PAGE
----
I’m going to Alaska!

I’m going to be one of 3 speakers at an upcoming CLE (continuing legal eduction) session in Alaska, well actually 2 of them, as one is in Anchorage and one is in Fairbanks. Here are the details in case I have any Alaska readers…   

The Military Law Task Force

 

presents REPRESENTING SOLDIERS WHO CAN NO LONGER SERVE
 In Anchorage Lunch Hour CLE – $50.00*October 3rd 12:00 noon – 1:45 p.m.Law Offices of Fortier & Mikko101 W Benson, Suite 30412:00 – 1:00 Ethical Considerations in Representing Soldiers Who Can No Longer Serve 1:00 – 1:45 Legal Protections for Soldiers and their Families in Civil and Military CourtsOverview of Uniform Code of Military Justice The Servicemembers Civil Relief Act* Alaska Bar Approval – 1.75 CLE credits, including 1 ethics creditIn FairbanksOctober 4th Half Day CLE – $75.00*12:00 noon – 6:00 p.m.Alaska Peace Center507 Gaffney Road12:00 – 1:00 Ethical Considerations in Representing Soldiers Who Can No Longer Serve1:00 – 1:45 The Military Contract1:45 – 2:45 Administrative Discharges – Part I**BREAK**3:00 – 4:00 Administrative Discharges – Part II4:00 – 4:45 Courts Martial4:45 – 6:00 The Servicemembers Civil Relief Act* Alaska Bar Approval – 5.75 CLE credits, including 1 ethics creditTo reserve your space: Email Alison Carter, alaskagirights@yahoo.com by 5:00 p.m. October 1, 2008. Payment on the day of training by cash or check payable to Alaska Peace Center only. For more information call 907-322-8661FACULTYJames Branum is a solo-practitioner in Oklahoma City where he represents servicemembers who are seeking a discharge from the U.S. military or who need legal counsel when facing Courts Martial. Mr. Branum graduated from Oklahoma City University (OCU) of Law in 2005. He has amassed an extensive knowledge of military through an externship with the Dean’s Summer Public Interest Fellowship at OCU School of law, his prior work as a lay counselor through the Oklahoma Committee for Conscientious Objectors and the training in military law from New College of California School of Law of San Francisco in January 2005. Mr. Branum is a Steering Committee member of the Military Law Task Force of the National Lawyers Guild. Margaret Stock is an attorney in Anchorage, Alaska; a Lieutenant Colonel in the Military Police Corps, U.S. Army Reserve; and an Associate Professor in the Department of Social Sciences at the U.S. Military Academy, West Point, New York. Ms. Stock graduated from Harvard Law School in 1992. As a freshman in college, she joined the Reserve Officer Training Corps. At the end of her sophomore year, she was commissioned in the Military Police Corps. While she completed her undergraduate education at Harvard-Radcliffe, she served in an infantry brigade in the Army Reserve. After graduation, she volunteered for a three-year active duty tour in Alaska. She was assigned to the Sixth Infantry Division (Light) in Fort Richardson, Alaska, where her duties ranged from law enforcement activities to combat training. For a brief period, she was the commander of the Fort Richardson Special Reaction Team. Ms. Stock currently practices immigration law.Peggy Herman owns and operates her own law firm in Seattle, Washington where she practices primarily family based immigration, naturalization, and removal defense. She also provides direct representation to GIs and consultation to other Military Law Task Force members on immigration matters. Ms. Herman graduated from University of Washington, Tacoma, in 1998 and from Seattle University School of Law in 2001. She was the co-chair of the law school’s NLG student chapter from 1998-2000 and became active in several NLG projects and committees including the National Immigration Project, Mass Defense Committee and Military Law Task Force. In April 2003, she was elected Vice President of Guild’s Northwest Region and has served on the National Executive Committee of the NLG for the past five years.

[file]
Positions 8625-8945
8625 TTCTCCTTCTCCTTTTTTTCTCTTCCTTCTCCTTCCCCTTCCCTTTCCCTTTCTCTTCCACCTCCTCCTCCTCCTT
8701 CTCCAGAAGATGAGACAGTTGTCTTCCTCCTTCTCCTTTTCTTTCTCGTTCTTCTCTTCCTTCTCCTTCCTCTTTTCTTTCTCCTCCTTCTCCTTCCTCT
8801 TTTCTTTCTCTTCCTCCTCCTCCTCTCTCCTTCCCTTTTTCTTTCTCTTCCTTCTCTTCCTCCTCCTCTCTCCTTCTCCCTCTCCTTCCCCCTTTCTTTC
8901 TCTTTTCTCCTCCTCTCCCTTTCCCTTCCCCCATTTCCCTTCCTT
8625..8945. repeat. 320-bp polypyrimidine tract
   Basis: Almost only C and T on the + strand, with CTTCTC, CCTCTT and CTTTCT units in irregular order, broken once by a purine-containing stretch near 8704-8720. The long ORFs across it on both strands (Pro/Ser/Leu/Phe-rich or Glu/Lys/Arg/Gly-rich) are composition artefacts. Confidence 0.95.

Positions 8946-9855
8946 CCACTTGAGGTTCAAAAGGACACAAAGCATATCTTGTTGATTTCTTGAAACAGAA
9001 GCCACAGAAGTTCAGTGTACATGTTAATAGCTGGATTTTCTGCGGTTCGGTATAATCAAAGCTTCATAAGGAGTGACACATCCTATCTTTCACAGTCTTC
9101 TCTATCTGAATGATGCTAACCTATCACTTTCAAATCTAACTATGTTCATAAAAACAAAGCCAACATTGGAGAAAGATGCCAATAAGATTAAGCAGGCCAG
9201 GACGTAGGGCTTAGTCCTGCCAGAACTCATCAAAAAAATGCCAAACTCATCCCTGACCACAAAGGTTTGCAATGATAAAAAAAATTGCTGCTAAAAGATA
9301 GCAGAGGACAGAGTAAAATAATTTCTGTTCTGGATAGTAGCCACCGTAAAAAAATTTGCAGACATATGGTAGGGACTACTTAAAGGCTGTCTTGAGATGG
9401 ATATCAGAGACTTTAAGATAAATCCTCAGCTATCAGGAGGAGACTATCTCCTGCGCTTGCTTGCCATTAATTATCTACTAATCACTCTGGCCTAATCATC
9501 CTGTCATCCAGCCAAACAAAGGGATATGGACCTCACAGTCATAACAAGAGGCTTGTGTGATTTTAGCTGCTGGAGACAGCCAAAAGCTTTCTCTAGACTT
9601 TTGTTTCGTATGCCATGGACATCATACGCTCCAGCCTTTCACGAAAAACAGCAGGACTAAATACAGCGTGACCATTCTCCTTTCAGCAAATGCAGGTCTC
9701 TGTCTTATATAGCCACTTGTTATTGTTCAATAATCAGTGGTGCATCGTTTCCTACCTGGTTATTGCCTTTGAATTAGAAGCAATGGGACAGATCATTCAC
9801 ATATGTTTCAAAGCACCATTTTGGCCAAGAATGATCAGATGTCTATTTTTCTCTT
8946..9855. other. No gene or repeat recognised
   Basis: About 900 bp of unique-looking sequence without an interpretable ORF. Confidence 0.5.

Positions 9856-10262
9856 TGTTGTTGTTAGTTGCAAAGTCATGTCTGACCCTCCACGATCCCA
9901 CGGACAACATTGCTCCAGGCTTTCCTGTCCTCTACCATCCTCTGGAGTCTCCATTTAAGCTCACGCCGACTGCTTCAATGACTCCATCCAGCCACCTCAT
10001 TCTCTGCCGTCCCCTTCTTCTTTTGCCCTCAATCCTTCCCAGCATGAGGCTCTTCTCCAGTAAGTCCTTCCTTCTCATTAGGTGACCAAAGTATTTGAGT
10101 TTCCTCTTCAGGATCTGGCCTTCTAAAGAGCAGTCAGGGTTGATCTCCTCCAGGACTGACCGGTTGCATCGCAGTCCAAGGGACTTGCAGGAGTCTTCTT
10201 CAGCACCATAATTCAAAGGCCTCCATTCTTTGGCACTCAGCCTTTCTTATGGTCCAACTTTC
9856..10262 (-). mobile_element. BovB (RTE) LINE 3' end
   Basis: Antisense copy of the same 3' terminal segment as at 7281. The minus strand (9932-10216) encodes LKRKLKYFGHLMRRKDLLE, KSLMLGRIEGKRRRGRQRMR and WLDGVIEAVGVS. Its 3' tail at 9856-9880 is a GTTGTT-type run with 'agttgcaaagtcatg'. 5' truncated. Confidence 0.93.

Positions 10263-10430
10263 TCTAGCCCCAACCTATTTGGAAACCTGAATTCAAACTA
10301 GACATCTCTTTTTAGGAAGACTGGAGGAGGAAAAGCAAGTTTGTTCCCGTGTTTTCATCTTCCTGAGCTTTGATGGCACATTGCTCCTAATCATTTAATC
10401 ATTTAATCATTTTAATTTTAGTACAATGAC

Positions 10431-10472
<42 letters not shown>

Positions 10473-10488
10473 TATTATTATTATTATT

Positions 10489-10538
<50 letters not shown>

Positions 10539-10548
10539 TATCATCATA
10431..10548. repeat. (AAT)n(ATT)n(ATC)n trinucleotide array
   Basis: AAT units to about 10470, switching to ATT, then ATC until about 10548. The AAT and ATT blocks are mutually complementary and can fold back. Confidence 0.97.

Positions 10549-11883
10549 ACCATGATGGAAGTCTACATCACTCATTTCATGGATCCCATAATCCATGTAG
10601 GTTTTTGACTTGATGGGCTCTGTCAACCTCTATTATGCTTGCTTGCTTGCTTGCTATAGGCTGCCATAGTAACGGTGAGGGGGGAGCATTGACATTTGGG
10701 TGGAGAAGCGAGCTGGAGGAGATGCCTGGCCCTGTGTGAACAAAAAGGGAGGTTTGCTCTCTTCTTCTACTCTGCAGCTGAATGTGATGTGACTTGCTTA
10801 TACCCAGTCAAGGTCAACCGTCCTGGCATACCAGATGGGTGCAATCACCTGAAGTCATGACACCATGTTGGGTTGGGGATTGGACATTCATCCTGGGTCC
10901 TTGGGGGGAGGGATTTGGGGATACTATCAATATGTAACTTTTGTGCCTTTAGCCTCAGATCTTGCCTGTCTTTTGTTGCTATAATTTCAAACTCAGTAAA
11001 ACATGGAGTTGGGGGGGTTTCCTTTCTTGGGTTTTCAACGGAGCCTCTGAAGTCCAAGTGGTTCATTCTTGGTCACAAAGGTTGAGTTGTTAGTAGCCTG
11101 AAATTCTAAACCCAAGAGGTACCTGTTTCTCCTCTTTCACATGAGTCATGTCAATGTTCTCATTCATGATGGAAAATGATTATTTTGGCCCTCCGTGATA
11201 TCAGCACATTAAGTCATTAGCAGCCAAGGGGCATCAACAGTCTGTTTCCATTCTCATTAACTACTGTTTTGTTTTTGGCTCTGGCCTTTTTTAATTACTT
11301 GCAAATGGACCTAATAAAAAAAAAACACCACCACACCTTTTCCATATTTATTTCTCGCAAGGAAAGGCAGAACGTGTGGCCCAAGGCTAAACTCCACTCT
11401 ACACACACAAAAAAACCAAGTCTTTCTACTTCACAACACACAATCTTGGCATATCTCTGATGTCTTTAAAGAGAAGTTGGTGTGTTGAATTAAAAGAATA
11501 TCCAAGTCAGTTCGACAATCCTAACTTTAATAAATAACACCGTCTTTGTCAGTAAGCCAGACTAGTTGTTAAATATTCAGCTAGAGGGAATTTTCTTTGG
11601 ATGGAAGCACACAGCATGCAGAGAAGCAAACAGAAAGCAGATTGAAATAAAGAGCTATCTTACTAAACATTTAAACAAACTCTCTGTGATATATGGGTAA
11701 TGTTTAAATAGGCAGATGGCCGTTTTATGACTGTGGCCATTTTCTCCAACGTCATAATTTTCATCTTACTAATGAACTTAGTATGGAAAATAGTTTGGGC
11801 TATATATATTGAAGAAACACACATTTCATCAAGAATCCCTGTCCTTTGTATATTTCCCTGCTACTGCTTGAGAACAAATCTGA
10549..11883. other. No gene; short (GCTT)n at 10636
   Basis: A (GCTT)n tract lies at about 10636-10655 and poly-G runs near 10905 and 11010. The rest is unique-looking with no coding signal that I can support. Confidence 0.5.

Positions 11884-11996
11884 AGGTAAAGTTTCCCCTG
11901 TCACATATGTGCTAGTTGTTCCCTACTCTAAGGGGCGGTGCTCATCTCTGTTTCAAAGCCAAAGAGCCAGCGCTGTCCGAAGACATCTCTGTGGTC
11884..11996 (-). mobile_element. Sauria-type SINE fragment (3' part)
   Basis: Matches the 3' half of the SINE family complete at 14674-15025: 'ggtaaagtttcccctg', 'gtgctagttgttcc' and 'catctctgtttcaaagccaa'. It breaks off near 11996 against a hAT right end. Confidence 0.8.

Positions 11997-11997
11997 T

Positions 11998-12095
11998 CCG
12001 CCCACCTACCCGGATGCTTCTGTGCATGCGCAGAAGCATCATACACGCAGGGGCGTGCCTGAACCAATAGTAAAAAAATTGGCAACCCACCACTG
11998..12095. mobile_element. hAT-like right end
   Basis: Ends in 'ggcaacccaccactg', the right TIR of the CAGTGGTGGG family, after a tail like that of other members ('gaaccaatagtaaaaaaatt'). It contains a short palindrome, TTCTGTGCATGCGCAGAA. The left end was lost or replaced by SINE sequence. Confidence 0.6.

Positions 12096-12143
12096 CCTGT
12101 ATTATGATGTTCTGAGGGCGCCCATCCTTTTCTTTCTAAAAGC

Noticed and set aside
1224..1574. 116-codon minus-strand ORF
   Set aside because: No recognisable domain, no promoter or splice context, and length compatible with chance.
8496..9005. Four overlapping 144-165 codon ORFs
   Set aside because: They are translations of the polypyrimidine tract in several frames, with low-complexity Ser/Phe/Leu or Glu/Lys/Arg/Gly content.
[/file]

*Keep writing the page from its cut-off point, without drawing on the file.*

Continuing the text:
One thought on “I’m going to Alaska!”

  1. Congrats! i hope you have time to do a little siteseeing, like Denali Park. Anyway, on your bio here, it names “Oklahoma Committee for Conscientious Objectors” rather that the new name, Oklahoma Center for Conscience. Is that on purpose, since it’s referring to a past relationship?

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